Thursday, November 13, 2014

Running and Doping

For those who didn't see the news prior to NYC, Rita Jeptoo failed an out of competition drug test in September and has requested her B sample be tested.  The World Marathon Majors ceremony was postponed since she would have been the one receiving the $500,000 prize.  She won Boston and Chicago last year and Boston and Chicago this.  In fact, the out of competition drug test was conducted a few weeks before she ran Chicago.  The first reports would not say what drug was found, but later it was confirmed as EPO.


When I saw the reports, I couldn't help but feel extremely disappointed.  I know doping touches practically every sport out there; there's so much money wrapped up in sports nowadays, and pressure to win comes with that.  But that still didn't prep for me for the disappointed feelings I had while reading the articles about Jeptoo's drug test.  Since the B sample results have not been released, it is still a pending investigation, but if EPO was in her system, it's hard to think the B sample won't have EPO either.


Now, another article has come out with Jeptoo's estranged husband saying she's been doping since 2011.  Even though there is no evidence/ no articles saying she failed drug tests after she won her races (specifically Boston and Chicago in 2013 and 2014), that report yesterday made my blood boil.  My feelings about this are, of course, wrapped up in Boston.  Jeptoo won Boston in 2013 and 2014.  She set the course record this year, as did several of the women who ran with her.  I feel protective of that race, and not just because of 2013.  The town I grew up in is the halfway point on the course.  I know people who have run Boston, and I know the feeling of waking up on Marathon Monday, even if you're not one of the runners.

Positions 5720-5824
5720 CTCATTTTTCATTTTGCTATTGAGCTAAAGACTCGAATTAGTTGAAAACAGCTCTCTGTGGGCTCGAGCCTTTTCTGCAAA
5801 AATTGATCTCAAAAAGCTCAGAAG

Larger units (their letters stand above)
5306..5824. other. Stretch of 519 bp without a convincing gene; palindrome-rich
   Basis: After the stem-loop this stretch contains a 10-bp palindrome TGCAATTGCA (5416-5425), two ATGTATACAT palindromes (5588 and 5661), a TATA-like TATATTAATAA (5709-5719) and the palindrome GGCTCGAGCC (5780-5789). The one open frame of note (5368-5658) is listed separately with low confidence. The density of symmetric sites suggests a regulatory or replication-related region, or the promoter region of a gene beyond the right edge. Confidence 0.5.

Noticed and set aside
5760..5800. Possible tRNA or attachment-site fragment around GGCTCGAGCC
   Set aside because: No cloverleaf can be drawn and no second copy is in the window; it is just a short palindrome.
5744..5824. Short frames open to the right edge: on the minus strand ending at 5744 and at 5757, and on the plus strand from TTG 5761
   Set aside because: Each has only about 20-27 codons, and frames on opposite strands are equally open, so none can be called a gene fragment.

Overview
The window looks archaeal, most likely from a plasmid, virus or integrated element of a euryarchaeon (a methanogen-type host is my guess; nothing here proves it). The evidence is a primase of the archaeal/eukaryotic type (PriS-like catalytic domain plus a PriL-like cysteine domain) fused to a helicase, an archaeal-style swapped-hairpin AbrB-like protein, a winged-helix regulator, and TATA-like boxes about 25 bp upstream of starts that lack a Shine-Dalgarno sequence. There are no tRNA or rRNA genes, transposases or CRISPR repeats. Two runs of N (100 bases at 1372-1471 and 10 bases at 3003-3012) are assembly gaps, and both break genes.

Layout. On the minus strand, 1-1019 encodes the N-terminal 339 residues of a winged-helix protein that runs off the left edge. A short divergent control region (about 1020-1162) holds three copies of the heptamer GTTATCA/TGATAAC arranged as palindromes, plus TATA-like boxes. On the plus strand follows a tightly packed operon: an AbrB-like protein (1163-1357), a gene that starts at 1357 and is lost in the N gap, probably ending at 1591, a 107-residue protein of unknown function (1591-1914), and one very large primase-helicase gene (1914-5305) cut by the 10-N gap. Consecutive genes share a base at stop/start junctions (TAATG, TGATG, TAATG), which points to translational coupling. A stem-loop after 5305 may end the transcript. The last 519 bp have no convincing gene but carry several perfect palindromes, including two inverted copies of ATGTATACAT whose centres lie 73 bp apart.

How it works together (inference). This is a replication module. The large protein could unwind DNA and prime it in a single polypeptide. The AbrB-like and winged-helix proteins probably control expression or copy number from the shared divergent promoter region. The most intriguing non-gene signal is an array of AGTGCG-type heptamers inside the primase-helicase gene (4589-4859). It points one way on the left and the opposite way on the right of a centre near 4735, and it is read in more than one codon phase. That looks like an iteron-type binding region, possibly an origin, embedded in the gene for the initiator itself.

Since reading the most recent article, my knee-jerk reaction is to strip her of those post-2011 titles.  Her husband's statement certainly casts doubt on those victories and even taints her results of races she didn't win.   It all boils down to her B test results, but I can't help but doubt everything she does from here on out.


6 comments:

  1. That is so disappointing to hear. This is the first time I heard it. Guess the B test will tell. But like you said, I doubt that'll be any different. -L

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    1. Right, I don't see EPO disappearing in a B test if it's a good positive in the A test. I was very disappointed to see that.

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  2. I heard about this and its so disappointing. I know that it goes on in all sports but I would like to think that runners are better than that. But we all know that it happens more that we would like to believe.

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    1. I do know it happens, but it hard a bit hard since she won Boston this year. This year was supposed to show the city back on its feet, and now the women's race is tainted.

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  3. I heard about this, and it made me sad! The one thing I do like about the sport of running vs cycling (so far) it seems it is not put up with, and they out them quickly and don't let things drag on.
    I know their are ways they do this, that don't show up on the drug screen tests, and I know that athletes and coaches on that level are always looking for ways to beat those systems. I find it sad, I would much rather cheer someone who isn't having their best race who doesn't dope, than someone who is winning or doing their best who is... Just a shame!
    I also always feel bad for the person who comes in 2nd to them. Sure later on they get the reward. But they missed out on what was rightfully theirs to begin with, and by then the applause is long gone.. dissapointed in this runner!

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    1. Yes, I feel bad for 2nd place too. If they're clean, they're the ones who deserve the pomp and post-race ceremony.

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